Saturday, October 15, 2011

18 March – 9 April 2010: Kuala Lumpur, Malaysia

I fell in love with this city immediately. When I hear its name, it sounds for me like a melody coming from a xylophone, “Ku-a-la-lum-pur”. And when I look at the buildings near Merdeka square or close to China town, I think of sweets - those caramel colors are... mouth-watering. Add modern buildings made of glass and steel, and you will have an idea of this vibrant city. 
We stayed in Little India (yep, could not say goodbye to India!), which is only a few blocks away from China Town. Kuala Lumpur has a very efficient public transportation network, including metro and monorail lines. However, if you stay close to the city center, you may not need public transport that much, as the city is fairly walkable. English is widely spoken, and we had no problems at all (even a lady at the post office was fluent in English). 

Jamek Mosque, or Masjid Jamek:

Sultan Abdul Samad building, currently used as an office of the Ministry of Information, Communications and Culture of Malaysia (Merdeka Square):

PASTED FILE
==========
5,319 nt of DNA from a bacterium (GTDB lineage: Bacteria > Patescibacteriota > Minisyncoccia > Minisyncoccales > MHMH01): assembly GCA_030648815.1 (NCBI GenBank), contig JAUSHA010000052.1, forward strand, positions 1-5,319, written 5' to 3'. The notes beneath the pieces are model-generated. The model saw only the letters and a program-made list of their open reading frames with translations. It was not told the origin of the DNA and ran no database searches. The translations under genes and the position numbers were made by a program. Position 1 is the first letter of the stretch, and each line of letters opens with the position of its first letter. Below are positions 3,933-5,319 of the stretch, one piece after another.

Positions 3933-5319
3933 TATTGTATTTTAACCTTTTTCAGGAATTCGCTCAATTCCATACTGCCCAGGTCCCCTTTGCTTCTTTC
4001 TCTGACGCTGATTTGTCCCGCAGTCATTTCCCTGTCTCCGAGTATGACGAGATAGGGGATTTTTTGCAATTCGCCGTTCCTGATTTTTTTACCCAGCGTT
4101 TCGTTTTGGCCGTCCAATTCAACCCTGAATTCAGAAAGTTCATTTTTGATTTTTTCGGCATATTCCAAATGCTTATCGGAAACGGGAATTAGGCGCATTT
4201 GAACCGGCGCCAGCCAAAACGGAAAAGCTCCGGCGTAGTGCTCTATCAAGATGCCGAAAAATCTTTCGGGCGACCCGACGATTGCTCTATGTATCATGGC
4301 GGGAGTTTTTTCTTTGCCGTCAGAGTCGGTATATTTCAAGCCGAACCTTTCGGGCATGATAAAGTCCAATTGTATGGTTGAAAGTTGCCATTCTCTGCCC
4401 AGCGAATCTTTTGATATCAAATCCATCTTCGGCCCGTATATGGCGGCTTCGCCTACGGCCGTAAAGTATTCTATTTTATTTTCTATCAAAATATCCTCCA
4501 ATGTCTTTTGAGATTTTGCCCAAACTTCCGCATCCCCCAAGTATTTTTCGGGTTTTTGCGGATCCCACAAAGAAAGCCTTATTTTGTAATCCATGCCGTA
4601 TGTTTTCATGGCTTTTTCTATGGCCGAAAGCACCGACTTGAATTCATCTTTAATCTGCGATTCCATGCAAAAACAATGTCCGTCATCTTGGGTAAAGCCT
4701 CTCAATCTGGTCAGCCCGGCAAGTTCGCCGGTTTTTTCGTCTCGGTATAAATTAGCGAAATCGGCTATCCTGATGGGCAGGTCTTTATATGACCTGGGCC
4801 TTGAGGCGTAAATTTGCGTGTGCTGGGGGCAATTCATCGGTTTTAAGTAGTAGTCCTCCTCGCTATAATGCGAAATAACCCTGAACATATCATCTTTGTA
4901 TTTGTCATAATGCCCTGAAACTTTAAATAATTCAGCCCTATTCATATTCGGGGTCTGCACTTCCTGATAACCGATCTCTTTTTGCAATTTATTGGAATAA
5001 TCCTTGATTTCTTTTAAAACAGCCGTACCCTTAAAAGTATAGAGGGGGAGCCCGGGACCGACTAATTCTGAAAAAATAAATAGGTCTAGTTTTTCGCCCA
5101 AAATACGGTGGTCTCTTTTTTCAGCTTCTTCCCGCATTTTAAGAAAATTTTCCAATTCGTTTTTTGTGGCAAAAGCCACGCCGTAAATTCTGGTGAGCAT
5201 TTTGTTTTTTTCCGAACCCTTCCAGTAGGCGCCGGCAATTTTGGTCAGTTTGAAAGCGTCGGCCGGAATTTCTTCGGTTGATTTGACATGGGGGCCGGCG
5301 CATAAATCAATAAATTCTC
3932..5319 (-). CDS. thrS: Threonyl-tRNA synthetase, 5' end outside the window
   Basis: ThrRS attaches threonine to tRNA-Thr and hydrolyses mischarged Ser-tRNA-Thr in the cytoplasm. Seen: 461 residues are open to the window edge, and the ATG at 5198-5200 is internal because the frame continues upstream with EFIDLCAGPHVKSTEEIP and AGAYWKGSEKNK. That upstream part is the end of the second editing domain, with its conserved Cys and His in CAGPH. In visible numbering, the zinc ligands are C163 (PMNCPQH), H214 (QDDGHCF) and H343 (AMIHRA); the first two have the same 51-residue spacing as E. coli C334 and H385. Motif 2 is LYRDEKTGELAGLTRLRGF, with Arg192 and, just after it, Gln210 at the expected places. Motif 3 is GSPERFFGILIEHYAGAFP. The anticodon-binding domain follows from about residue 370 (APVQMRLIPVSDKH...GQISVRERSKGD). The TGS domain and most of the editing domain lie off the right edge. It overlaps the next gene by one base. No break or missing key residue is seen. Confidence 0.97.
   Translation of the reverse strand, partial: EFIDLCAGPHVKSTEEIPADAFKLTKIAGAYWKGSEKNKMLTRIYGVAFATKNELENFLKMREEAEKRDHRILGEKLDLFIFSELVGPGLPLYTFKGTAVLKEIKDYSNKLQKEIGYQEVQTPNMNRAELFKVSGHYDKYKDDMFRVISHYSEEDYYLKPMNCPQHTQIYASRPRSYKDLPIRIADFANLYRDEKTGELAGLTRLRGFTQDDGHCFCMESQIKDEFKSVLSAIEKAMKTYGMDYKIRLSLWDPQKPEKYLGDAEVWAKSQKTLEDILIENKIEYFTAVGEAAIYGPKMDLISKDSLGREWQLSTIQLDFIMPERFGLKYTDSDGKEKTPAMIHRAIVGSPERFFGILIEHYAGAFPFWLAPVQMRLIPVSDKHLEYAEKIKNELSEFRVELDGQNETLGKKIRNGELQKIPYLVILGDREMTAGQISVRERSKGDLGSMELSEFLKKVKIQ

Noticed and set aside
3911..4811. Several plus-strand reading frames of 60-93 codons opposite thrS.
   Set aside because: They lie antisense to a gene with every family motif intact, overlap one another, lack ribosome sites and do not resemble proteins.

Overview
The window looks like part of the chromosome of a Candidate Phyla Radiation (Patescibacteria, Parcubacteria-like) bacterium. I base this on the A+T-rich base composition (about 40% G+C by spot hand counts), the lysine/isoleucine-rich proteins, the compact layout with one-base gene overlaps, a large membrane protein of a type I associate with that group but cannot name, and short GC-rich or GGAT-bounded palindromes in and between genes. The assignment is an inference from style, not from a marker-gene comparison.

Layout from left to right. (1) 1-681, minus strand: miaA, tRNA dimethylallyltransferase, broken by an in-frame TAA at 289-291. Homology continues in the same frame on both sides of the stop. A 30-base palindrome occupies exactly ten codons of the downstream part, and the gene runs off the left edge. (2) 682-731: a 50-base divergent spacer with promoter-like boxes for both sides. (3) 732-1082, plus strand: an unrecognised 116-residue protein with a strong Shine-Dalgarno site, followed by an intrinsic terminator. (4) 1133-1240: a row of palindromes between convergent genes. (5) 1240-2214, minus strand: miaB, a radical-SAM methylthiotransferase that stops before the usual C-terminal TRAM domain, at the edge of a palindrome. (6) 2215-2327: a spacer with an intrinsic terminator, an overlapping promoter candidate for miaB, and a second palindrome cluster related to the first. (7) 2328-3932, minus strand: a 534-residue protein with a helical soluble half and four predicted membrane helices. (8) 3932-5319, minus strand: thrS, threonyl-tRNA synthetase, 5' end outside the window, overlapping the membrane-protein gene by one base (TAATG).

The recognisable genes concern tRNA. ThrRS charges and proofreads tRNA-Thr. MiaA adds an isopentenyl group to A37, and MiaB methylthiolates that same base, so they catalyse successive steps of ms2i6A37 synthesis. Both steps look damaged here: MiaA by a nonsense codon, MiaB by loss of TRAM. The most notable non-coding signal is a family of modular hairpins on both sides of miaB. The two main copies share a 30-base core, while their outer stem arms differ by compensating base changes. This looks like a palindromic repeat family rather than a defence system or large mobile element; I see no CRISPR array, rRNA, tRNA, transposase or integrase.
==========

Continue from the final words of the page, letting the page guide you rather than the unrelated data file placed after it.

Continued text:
Petronas towers, Kuala Lumpur's symbol:

City center:

We met this guy on the street. He looked as if he just went out to get some bread from the bakery...

Tabung Haji or Lembaga Tabung Haji (circular tower), the Malaysian Hajj pilgrims fund board. The main headquarters is located at Jalan Tun Razak, Kuala Lumpur. Tabung Haji facilitates savings for the pilgrimage to Mecca through investment in Shariah-compliant vehicles:

Petaling street, entrance to the China Town: 

Little India: 

The Lake Gardens, a 92-hectare area near the Malasyian Parliament building. The park includes a Butterfly Park, Deer Park, Orchid Garden, Hibiscus Garden and Bird Park (Soutwest Asia's largest bird park). 

P.S. If you need any practical info and tips, just leave a comment. 


  1. Well done Anastassyia. "Belle fototografie" of a strange iper-extra modern town with islands of popular life. Cheers, Francesco